‘Losing Future Income’
“Selling their profitable commercial properties is easier as it’s only a matter of losing future income if rents continue to rise,” Ye said.
Greentown, the biggest builder in Zhejiang province, has raised 3.73 billion yuan through five transactions since December, Chief Financial Officer Simon Fung said on Feb. 9.
The developer’s long-term credit rating was cut to CCC+ on April 26 by Standard & Poor’s, which cited “heightened risk for refinancing and debt repayments.” Greentown has the second-lowest Altman’s Z-score among 25 Chinese property firms listed in Hong Kong, a measure that tracks the probability of companies entering bankruptcy within the next two years, based on data compiled by Bloomberg.
Property companies listed in China and Hong Kong face worse cash shortages this year than in 2008, according to a survey of 131 companies by CEBM Group Ltd., a Shanghai-based investment advisory firm. In 2008, China’s home prices and sales fell for the first time since the government started encouraging private-home ownership in 1998, as credit froze in the wake of Lehman Brothers Holdings Inc.’s collapse.
Foreign funds and cash-rich Chinese developers are looking for opportunities to “buy low,” said Alan Li, Shanghai-based head of investment at Jones Lang, the world’s second-biggest publicly traded commercial-property broker. Some of the deals under negotiation may be closed in two months, he said.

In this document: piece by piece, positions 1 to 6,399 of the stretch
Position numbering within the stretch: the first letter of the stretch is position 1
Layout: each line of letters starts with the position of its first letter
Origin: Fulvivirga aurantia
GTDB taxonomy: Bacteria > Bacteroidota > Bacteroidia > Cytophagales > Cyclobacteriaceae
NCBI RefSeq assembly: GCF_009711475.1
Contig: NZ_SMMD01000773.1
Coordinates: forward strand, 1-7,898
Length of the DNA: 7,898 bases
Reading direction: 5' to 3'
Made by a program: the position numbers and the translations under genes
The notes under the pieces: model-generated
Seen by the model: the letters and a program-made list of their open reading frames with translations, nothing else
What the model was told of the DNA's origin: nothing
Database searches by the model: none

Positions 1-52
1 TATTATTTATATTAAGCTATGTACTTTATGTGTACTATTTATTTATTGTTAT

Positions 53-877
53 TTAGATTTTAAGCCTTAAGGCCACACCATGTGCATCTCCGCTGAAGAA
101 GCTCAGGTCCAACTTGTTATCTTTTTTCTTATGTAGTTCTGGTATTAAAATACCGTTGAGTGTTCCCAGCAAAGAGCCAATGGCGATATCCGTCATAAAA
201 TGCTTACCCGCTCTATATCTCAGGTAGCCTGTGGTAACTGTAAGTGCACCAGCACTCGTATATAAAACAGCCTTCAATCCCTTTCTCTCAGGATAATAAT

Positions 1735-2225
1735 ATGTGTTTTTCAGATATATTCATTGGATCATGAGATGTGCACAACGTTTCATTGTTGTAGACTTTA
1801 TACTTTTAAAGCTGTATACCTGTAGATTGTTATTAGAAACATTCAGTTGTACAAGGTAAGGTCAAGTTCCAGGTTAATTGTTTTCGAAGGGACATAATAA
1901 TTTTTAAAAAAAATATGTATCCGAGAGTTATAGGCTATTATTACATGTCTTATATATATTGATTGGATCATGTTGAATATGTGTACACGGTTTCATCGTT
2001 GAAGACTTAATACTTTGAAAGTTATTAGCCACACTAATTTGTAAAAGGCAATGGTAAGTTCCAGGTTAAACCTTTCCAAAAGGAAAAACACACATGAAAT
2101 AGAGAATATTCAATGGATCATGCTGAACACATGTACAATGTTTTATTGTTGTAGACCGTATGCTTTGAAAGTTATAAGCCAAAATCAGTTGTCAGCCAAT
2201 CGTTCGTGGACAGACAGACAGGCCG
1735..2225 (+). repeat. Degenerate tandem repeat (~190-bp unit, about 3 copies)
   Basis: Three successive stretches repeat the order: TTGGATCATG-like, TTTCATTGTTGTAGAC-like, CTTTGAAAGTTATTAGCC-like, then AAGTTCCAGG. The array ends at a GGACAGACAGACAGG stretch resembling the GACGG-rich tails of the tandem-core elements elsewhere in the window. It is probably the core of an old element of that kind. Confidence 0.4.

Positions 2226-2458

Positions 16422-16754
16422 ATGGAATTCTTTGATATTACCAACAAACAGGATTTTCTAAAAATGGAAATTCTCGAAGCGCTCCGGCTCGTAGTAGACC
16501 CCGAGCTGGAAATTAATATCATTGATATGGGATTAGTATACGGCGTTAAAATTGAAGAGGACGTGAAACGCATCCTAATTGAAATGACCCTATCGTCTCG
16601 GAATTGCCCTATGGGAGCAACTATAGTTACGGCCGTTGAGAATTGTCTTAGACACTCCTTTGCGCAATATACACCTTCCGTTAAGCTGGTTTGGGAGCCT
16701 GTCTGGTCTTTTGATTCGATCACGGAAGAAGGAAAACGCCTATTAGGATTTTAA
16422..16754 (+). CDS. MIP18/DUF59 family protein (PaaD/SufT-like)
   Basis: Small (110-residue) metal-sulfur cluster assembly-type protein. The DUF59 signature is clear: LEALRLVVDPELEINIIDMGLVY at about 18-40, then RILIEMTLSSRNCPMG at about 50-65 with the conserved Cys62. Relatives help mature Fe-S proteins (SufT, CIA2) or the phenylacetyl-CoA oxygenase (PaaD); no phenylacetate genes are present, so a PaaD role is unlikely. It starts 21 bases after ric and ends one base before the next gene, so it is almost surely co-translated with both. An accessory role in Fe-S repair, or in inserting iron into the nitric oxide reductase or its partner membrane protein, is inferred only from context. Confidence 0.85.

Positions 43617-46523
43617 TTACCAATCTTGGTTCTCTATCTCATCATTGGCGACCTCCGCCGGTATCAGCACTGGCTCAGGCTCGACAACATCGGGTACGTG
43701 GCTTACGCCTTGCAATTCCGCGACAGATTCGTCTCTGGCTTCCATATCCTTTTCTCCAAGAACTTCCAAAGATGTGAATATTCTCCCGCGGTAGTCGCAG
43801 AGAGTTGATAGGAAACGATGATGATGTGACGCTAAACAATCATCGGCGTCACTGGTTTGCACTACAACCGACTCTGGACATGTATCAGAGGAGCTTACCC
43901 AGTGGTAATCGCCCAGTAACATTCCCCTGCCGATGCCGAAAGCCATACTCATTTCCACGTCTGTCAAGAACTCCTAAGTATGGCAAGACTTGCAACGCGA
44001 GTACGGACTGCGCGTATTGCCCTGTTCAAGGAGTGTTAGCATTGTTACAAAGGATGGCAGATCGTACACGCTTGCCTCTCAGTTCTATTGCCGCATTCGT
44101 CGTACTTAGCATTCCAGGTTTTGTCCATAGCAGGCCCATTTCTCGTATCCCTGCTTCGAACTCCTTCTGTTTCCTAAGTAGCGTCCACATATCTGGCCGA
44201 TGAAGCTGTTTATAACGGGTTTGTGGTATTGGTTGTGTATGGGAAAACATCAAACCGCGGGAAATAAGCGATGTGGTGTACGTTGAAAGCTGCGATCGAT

Property prices, including residential and commercial, climbed 7.5 percent in 2010 as China encouraged a lending spree to cushion the economy with a record 9.6 trillion yuan of loans issued in 2009.
“It’s a delayed reaction to the financial crisis that started post-Lehman in 2008,” said Joel Rothstein, a Beijing-based real estate and structured finance partner at Paul Hastings LLP, a U.S. law firm.
Inquiries from prospective clients considering the purchase of properties have increased about 20 percent to 30 percent in the past three months from a year earlier, he estimated.
“There have definitely been actions percolating much more than for quite some time,” he said. “People have gotten far enough to the point that they are actually approaching law firms to conduct initial due diligence or advise on deal structuring or term sheets.”
Developers that plan to sell assets are reluctant to cut prices as they bet the government will ease curbs and commercial rents will rise, Cushman’s Ye said. Prices of commercial properties in Beijing and Shanghai have fallen about 2 percent to 5 percent this year, said Li at Jones Lang, based in Chicago.
“We expect to see some more of these transactions for smaller and liquidity-weaker players in the market,” said Vanessa Chan, an analyst at Fitch in Hong Kong, who expects the government to maintain its property policy this year. “Developers will keep their refinancing options open.”
Potential buyers say they don’t expect a fire sale even as developers rush to sell their commercial buildings.
“Certainly we are active in China now, but good assets will not be sold at distressed prices,” Ng Beng Tiong, chief executive officer of the private funds group at ARA Asset Management Ltd., a fund management unit of Hong Kong billionaire Li Ka-Shing’s Cheung Kong (Holdings) Ltd., said in an interview in Beijing. “You might get something with a fair value at a slight discount in the current market.”